Universitat Politécnica de Valéncia, ETSI Geomática, Cartográfica y Topográfica (SPAIN)
About this paper:
Appears in: EDULEARN16 Proceedings
Publication year: 2016
Pages: 8576-8585
ISBN: 978-84-608-8860-4
ISSN: 2340-1117
doi: 10.21125/edulearn.2016.0870
Conference name: 8th International Conference on Education and New Learning Technologies
Dates: 4-6 July, 2016
Location: Barcelona, Spain
The accreditation process in which the Spanish University is currently involved and the needs of the labour market suggest that graduates have new assessments in their curriculum which, together with the former conventional marking system of the subjects studied during the academic years, should now include further specification of acquired competencies as defined within standard scales. Lecturers and subject leaders must therefore not only explore and practice new ways of teaching and learning to perform such evaluations but they should also develop different methodologies for assessing these skills.

In this context, this paper aims to present a specific assessment procedure for the six-credit subject Mathematical Methods, according to the ECTS (European Credits Transfer System), taught in the Geomatics and Topography Degree at the Polytechnic University of Valencia. This subject is structured into four distinct thematic blocks, which are not always easy to assimilate by students as they present new challenges for teachers as well. In addition, students are expected to acquire specific sets of competencies such as analysis and problem solving, together with teamwork and leadership that are also common to other related subjects.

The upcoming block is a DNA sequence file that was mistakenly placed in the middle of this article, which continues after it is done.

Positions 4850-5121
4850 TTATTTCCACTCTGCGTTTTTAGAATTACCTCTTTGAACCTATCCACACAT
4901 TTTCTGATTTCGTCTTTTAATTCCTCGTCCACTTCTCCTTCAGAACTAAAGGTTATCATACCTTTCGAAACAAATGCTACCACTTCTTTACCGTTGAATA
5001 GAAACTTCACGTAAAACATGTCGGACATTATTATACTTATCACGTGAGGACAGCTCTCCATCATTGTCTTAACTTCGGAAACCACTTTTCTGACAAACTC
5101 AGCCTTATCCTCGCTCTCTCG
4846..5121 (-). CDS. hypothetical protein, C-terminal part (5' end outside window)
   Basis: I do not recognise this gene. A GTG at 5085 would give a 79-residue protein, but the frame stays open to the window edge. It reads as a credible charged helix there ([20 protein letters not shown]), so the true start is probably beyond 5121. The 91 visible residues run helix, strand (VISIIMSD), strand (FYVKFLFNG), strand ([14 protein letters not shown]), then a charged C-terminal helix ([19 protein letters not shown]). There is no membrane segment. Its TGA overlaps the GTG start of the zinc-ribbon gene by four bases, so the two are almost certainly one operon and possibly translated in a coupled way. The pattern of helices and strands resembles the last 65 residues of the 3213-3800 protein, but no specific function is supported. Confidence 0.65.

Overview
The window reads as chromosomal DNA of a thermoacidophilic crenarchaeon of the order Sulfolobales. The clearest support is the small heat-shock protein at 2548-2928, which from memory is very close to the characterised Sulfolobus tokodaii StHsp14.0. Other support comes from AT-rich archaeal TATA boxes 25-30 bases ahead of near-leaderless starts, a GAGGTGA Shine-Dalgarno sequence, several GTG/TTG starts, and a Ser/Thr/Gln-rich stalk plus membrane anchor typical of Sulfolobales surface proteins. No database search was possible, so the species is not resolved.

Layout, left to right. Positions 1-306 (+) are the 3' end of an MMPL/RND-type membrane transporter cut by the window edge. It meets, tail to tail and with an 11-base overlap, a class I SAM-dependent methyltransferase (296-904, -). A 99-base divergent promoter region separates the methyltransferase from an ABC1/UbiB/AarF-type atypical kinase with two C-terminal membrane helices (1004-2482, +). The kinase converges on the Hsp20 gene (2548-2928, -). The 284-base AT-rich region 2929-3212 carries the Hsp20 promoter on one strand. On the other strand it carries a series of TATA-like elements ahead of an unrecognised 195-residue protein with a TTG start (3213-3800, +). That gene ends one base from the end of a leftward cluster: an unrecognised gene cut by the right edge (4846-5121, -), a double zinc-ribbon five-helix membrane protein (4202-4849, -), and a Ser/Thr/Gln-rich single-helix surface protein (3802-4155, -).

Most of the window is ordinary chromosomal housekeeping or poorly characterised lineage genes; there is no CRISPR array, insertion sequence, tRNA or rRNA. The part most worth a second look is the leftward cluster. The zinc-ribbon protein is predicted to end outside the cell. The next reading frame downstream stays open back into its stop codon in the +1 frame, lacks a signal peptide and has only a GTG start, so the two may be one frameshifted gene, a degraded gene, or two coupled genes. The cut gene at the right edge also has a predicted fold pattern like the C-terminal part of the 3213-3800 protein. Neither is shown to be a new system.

An important part of this subject demands the use of processes for structured reasoning, which entail defining the problem, describing its most important aspects, using the most appropriate learning method for solving the proposed problem, and providing a coherent analysis of the obtained solution. Such processes will be explained during the master class teaching format, as well as with the aid of both alternative and complementary techniques such as the viewing of videos accompanied by group discussions and teachers’ informed commentaries, student individual, peer-to-peer or small-group participation, etc. Thus, besides the summative evaluation of learning, evaluation for learning will encourage students not only to obtain the right solution for every problem but also to acquire the competencies of analysis and problem solving together with the transversal competencies of teamwork and leadership on the occasions where the problems are addressed through students’ cooperative work.

The acquisition of that multidisciplinary learning can be integrated within a specific project, which may also involve elements taught in other subjects [1]. In addition to the above, other important skills will be also activated and enhanced such as those relating to the representation of the terrain and of two- and three-dimensional objects in addition to the ability to apply numerical methods and algorithms to solve engineering problems.

Finally, it is important to recall that to respond to the need for international recognition and accreditation of higher learning, the evaluation committees need evidence of all the above and this, in its turn, demands new and rather extensive and committed work from all the teaching agents involved.

[1] J.V. Sánchez, A. Balaguer, E. Checa, J. Marín, M. Ferri, J.M. Bravo. Multidisciplinary practices for first engineering level: obtaining the gravitational acceleration experimentally. Proceedings of EDULEARN15 conference, pp. 656-664, 2015, Barcelona, Spain.
Competencies, Teaching-Learning Methodology, inverted/flipped classroom, labour market.